http://grist.files.wordpress.com/2012/06/551774_390845150951545_1695205800_n.jpeg?w=470http://img.izismile.com/img/img5/20120612/640/food_prices_skyrocket_in_northern_canada_640_17.jpghttp://balanceoffood.typepad.com/.a/6a00e55214ffbe883401630693a5e8970d-800wihttp://i.huffpost.com/gen/745888/thumbs/r-NORTHERN-FOOD-PRICES-large570.jpghttp://www.thatericalper.com/wp-content/uploads/2012/06/178915_10151806036015707_656693739_n.jpeghttp://static4.businessinsider.com/image/4fd654e7ecad04cd1900000b/canada--up-nunavut.jpghttp://img.izismile.com/img/img5/20120612/640/food_prices_skyrocket_in_northern_canada_640_08.jpg

500N
13th May 2014, 20:37
Jesus, that is expensive.

Northern Canada - why the hell do they need to fly or drive in bottled Spring water ?

It's not like a shortage of good water exists up there ?

or am I missing something ?

Worrals in the wilds
13th May 2014, 21:34
Holy cow! :eek:
I think they're paying less than that in the Australian Antarctic Territory. :uhoh:

Fox3WheresMyBanana
13th May 2014, 21:42
It's all relevant to take-home income. Taxes are lower, and if you have a job, wages are huge. I know a couple of guys who work up there, and they aren't complaining.
The trick for our guys is to work 4 months in the North, then either
1) sit on their backsides for the other 8 months down here.
2) work back down here too. One guy started doing this in construction 3 years ago, and with the grubstake earned now has a million dollar business back here.

Bananas 77c a lb this week, good ground coffee $7/ lb, fresh mussels $3 / lb if you bring your own saucepan.

BenThere
13th May 2014, 21:51
$64.99 for 'Best Value chicken', and it doesn't look at all exceptional. No thanks. But if I were making $300/hour I guess there's a tradeoff.

I've thought over the years, that if I had to, I could live on beans, grind my own flour from hard red winter wheat, raise and butcher my own lambs and goats, and survive on 20-40 or so acres with a river and woods, shooting some game in the bargain. I could do that for nothin', provided I own the land, and the gov'mint stays out of my business.

flying lid
13th May 2014, 22:18
Wigan Kebab, £2

http://www.foodsofengland.co.uk/wigan%20kebab.jpg

Slosh it down with a bottle of Coors light or three. Asda special today, 3 boxes of 15 x 330ml bottles (45 in all) for £20.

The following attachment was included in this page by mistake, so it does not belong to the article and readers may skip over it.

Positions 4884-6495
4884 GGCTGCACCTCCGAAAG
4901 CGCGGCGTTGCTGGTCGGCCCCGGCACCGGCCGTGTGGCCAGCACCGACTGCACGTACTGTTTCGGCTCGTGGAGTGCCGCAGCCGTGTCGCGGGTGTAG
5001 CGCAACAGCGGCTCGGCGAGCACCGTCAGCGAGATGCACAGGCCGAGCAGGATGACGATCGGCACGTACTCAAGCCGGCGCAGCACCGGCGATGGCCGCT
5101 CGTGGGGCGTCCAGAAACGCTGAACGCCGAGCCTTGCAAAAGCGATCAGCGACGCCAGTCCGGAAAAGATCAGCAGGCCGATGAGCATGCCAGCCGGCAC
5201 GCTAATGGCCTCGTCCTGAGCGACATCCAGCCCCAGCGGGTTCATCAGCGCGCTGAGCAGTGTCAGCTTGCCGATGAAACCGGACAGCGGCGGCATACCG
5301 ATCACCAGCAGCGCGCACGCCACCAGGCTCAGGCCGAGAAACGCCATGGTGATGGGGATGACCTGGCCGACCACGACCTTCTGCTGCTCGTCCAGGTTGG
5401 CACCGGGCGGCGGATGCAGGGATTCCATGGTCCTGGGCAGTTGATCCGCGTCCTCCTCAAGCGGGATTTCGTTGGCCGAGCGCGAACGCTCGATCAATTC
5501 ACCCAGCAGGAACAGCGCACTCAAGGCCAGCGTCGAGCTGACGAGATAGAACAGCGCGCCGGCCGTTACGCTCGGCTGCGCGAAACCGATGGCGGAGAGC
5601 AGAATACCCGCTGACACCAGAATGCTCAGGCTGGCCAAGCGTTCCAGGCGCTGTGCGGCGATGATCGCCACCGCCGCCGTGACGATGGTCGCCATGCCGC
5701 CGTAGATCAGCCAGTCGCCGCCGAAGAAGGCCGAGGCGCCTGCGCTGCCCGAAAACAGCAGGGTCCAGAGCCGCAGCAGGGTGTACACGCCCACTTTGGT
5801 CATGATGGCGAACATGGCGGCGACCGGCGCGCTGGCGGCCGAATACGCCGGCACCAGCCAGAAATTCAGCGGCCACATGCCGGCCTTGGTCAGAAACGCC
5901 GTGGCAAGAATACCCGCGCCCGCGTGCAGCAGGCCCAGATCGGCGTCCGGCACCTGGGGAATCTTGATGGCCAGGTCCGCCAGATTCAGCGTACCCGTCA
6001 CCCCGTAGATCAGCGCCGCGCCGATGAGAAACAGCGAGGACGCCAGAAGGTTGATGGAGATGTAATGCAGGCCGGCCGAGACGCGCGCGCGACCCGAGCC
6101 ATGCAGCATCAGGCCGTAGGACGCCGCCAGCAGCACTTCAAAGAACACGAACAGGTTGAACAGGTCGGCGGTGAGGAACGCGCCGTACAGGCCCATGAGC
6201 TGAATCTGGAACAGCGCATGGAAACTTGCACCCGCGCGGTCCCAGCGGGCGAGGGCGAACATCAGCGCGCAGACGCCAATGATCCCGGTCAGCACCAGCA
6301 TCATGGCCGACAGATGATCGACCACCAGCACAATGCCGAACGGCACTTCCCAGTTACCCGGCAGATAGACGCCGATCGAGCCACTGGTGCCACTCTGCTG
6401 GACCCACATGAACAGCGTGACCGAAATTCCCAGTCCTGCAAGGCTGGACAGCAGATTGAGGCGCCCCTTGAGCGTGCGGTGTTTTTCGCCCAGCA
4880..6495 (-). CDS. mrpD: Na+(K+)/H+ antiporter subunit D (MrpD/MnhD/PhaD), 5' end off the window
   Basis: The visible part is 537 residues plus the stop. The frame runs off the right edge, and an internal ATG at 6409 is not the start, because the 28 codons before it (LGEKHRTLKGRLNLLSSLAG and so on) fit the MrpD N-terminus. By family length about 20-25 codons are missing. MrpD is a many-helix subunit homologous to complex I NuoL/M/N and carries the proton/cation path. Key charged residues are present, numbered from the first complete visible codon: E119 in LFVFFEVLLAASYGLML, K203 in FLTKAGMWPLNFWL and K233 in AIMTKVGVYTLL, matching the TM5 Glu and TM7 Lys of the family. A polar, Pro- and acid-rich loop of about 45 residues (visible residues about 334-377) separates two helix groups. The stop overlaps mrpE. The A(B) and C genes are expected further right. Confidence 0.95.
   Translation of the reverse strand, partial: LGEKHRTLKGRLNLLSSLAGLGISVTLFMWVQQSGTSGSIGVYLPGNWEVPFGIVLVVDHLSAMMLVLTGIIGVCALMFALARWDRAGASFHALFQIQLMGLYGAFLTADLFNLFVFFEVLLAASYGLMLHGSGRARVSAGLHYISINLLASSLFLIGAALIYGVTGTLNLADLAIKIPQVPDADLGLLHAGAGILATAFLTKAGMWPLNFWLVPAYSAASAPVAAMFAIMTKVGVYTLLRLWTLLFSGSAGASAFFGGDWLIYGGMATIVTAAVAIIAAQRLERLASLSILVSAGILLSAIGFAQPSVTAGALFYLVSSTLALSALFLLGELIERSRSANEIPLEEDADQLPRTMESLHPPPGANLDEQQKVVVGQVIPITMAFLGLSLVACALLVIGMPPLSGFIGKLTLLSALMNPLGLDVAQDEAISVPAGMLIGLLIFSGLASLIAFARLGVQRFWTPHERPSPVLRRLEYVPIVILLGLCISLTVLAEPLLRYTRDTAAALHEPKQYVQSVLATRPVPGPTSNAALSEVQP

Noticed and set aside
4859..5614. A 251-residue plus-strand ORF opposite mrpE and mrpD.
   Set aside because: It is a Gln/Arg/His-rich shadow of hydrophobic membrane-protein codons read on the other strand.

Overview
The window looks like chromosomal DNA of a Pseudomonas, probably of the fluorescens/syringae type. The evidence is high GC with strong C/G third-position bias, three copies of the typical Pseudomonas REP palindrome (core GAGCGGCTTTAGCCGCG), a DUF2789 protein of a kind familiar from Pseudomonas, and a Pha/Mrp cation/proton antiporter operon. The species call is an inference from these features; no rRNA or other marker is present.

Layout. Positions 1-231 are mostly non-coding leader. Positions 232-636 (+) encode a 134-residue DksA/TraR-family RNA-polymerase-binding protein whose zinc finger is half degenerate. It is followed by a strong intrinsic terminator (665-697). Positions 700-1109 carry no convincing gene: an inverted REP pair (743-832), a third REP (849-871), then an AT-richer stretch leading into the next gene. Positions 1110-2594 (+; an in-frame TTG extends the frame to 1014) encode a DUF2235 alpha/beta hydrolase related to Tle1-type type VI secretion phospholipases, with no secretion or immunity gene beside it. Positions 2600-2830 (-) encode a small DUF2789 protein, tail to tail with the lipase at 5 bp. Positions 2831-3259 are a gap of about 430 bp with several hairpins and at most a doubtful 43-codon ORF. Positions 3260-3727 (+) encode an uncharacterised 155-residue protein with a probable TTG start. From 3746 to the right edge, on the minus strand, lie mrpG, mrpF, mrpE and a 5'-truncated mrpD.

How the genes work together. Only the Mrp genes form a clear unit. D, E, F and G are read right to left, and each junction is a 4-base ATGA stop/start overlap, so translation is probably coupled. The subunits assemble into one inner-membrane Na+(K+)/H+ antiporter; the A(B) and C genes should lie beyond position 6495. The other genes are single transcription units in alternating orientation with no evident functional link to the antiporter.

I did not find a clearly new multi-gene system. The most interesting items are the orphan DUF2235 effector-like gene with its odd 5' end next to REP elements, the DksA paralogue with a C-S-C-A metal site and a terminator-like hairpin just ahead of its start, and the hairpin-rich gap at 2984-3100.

Dogs bollocks !!

Lid

ChrisVJ
13th May 2014, 22:18
We're empty nesters. There's things I like and things I don't about that. One I don't is buyng iddy biddy bits of chuk or the smallest pack of mince (and then cutting it in two!) Makes me feel a bit sad when I see it.

We eat for about $100 a week between us but only because Mrs VJ is about the most aggessive shopper price wise I have ever seen. This is a resort town and some prices are therefore a bit higher than down in the smoke.

We sure are eating less meat and smaller portions than we used to. Used to eat steak regularly and lamb occasionally. Steak is very occasional now and haven't had lamb at home since dunnowhen.

Some things are just stupid. Cheapest cheese, apart form blocks of soppy plastic cheddar start at $35 a kilo and go up to $90. That's because we have a government Milk Marketing Board to protect us! I make my own wine (UGH!) bake my own bread and of course make marmalade. (You can't buy good marmalade here at any price.) Now I'm going to try cheese making.

Seems these days there's always a scare or a reason for higher prices coming right up. Last month it was disaster drought in california, this month it's hog disease.

What is currently p*ss*ng me orf is the price of kidney. $30 a Kilo and all they do with it if I don't buy it is put it in dog food. More expensive than the beef I put in the pies! How is that? Twelve pies made and frozen for about $18 as opposed to buying lesser quality for $6 each. Now I am a damned pie maker too.

ExSp33db1rd
13th May 2014, 22:33
We spend time in California each year, and are always amazed at how significantly cheaper everyday living expenses are compared to NZ.

Mrs. ExS goes to the US Supermarket and uses Coupons, Senior Discount on Tuesdays, Special Offers etc. etc. and usually reduces the original bill by about 40 % But it needs concentration and dedication.

And we don't need a car, being only about 5 minutes walk from a carton of milk 24 hrs of the day, instead of a 14 km drive, so we come back having shed a few pounds, too.

If I could work out how to provide for increasing health care costs - not being a US citizen myself - I would be temped to try and stay.

Thinks ! I could just black my face and walk over the Mexican Border, then Obama would pay for my hospital expenses. Buenos Dias, Amigo.

( How do I get into Mexico ? )

Worrals in the wilds
13th May 2014, 23:15
What is currently p*ss*ng me orf is the price of kidney. $30 a Kilo and all they do with it if I don't buy it is put it in dog food. More expensive than the beef I put in the pies! How is that?
I don't know if it's the case in Canada, but down here (some) offal has Gone Trendy. The TV cooking shows have been featuring traditionally cheap stuff like liver, rabbit, 'ox' tail and lamb shanks in their recipes and everyone's jumped on the bandwagon. The retailers/butchers have noticed the increased demand and prices have skyrocketed accordingly.